One of the greatest New York Giants of all time. Quarterbacked the Giants from 1948-1961, a glorious era of football in the franchise's history. The number is retired in Conerly's honor. Conerly retired following the 1962 season, after Y.A. Tittle had taken over the job.
Here is a portrait of Conerly's Giants' career from Lew Freedman's "New York Giants: The Complete Illustrated History."
No one ever looked the part of the craggy-faced, savvy pro football leader more than Charlie Conerly, the beloved Giants' quarterback who broke into the lineup in 1948 and stayed until 1961.
A World War II Marine who became an All-American at the University of Mississippi, Conerly was portrayed as a 24-year-old rookie-of-the-year. Later he said that he was 27 when he took his first NFL snap. Before he took his last one, Conerly was portraying the Marlboro Man astride a horse on billboards around the nation.
Conerly was the epitome of the "Old Pro," the man looked up to in the huddle and revered as a go-to quarterback when the clock was ticking down. He threw 173 touchdown passes for nearly 20,000 yards and led the NFL in passing in 1959 at the age of 38, a year after being the signal-caller in the first sudden death overtime game against the Baltimore Colts. Conerly played in three Pro Bowls and four NFL championship games for the Giants.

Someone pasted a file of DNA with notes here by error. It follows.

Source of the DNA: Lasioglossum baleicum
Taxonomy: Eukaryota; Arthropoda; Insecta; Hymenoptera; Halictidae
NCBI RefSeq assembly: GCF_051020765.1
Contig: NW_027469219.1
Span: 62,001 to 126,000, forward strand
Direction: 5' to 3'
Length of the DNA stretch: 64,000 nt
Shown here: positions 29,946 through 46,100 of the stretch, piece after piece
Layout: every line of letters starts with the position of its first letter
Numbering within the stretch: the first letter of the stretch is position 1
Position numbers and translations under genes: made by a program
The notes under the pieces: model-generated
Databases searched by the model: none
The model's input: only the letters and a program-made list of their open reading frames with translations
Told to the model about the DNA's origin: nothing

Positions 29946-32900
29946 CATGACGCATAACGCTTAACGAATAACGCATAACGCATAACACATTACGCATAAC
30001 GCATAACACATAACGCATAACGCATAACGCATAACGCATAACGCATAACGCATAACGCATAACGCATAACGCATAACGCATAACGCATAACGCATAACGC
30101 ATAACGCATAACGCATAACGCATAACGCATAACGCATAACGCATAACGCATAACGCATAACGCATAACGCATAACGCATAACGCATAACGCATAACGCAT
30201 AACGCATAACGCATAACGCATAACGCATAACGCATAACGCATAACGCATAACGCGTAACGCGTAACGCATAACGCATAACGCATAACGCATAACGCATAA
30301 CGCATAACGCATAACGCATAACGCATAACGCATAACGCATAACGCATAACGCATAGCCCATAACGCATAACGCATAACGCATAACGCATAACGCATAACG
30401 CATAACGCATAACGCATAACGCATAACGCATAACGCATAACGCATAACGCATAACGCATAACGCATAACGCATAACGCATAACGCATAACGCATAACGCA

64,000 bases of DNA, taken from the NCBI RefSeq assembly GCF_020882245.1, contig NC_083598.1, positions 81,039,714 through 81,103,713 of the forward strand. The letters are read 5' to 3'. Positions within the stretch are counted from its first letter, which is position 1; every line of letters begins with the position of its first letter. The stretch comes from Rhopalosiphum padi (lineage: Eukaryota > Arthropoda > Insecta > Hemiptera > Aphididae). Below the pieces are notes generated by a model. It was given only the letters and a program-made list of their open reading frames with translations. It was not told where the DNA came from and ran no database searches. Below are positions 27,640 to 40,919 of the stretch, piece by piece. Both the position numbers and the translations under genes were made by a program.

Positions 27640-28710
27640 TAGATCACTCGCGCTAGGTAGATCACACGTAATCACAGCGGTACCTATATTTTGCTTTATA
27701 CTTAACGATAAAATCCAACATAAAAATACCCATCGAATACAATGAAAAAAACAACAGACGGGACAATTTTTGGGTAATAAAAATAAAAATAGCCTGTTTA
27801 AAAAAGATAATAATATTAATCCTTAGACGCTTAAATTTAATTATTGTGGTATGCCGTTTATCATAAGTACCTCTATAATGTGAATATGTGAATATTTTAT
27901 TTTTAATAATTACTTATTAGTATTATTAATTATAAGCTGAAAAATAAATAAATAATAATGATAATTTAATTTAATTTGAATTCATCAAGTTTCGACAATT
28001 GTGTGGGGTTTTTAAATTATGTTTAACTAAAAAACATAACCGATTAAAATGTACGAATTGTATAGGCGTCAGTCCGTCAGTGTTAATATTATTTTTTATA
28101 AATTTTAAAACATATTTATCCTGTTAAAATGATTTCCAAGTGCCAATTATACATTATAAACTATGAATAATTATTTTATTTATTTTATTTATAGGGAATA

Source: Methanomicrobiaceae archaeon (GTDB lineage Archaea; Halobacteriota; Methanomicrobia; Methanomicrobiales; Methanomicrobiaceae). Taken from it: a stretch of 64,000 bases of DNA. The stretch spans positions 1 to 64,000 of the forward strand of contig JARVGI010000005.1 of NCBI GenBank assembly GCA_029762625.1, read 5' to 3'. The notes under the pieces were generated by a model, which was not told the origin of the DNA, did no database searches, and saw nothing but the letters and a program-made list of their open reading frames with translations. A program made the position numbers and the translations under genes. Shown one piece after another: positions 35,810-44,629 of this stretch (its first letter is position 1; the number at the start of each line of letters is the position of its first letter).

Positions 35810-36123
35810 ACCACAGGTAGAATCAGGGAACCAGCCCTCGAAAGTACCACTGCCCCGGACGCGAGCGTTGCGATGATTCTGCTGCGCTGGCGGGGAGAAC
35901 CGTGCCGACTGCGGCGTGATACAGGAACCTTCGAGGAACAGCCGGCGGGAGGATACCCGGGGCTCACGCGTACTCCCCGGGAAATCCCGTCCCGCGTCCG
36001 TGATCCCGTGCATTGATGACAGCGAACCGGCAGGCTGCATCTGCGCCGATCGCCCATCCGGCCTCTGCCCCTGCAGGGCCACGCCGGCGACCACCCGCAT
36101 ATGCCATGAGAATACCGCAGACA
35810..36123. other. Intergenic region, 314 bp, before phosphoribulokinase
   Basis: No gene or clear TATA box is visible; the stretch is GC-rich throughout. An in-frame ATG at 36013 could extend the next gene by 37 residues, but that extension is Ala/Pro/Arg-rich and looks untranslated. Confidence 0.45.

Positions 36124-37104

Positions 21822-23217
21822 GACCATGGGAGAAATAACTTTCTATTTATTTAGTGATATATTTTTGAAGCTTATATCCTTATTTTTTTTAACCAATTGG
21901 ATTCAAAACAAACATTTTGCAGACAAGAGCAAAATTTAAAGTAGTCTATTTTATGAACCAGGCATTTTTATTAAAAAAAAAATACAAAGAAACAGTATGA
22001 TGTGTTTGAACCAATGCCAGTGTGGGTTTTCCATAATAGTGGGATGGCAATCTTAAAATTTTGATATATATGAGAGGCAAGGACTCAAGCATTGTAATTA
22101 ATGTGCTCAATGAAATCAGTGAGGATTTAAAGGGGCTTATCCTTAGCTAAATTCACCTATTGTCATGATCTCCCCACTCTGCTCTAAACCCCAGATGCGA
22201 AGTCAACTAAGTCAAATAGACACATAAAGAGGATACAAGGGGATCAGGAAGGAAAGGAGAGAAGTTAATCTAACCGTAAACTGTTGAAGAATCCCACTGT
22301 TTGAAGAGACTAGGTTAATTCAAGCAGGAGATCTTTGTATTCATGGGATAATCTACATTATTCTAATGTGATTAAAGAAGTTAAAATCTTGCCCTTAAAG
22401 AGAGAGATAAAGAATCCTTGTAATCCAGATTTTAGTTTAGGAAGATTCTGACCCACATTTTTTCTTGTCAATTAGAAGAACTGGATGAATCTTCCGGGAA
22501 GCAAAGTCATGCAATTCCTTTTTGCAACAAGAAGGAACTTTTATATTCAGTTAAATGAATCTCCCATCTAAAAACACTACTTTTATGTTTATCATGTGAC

Also a cotton farmer in Mississippi, Conerly spoke more with his actions, acquiring a reputation for being taciturn. "He's the toughest quarterback in the league, and I guess tough guys don't have to talk much," said Giants' coach Allie Sherman.
Conerly was NFL MVP in 1959. His 1,418 completions and 19,488 yards passing were Giants' team records at the time of his retirement.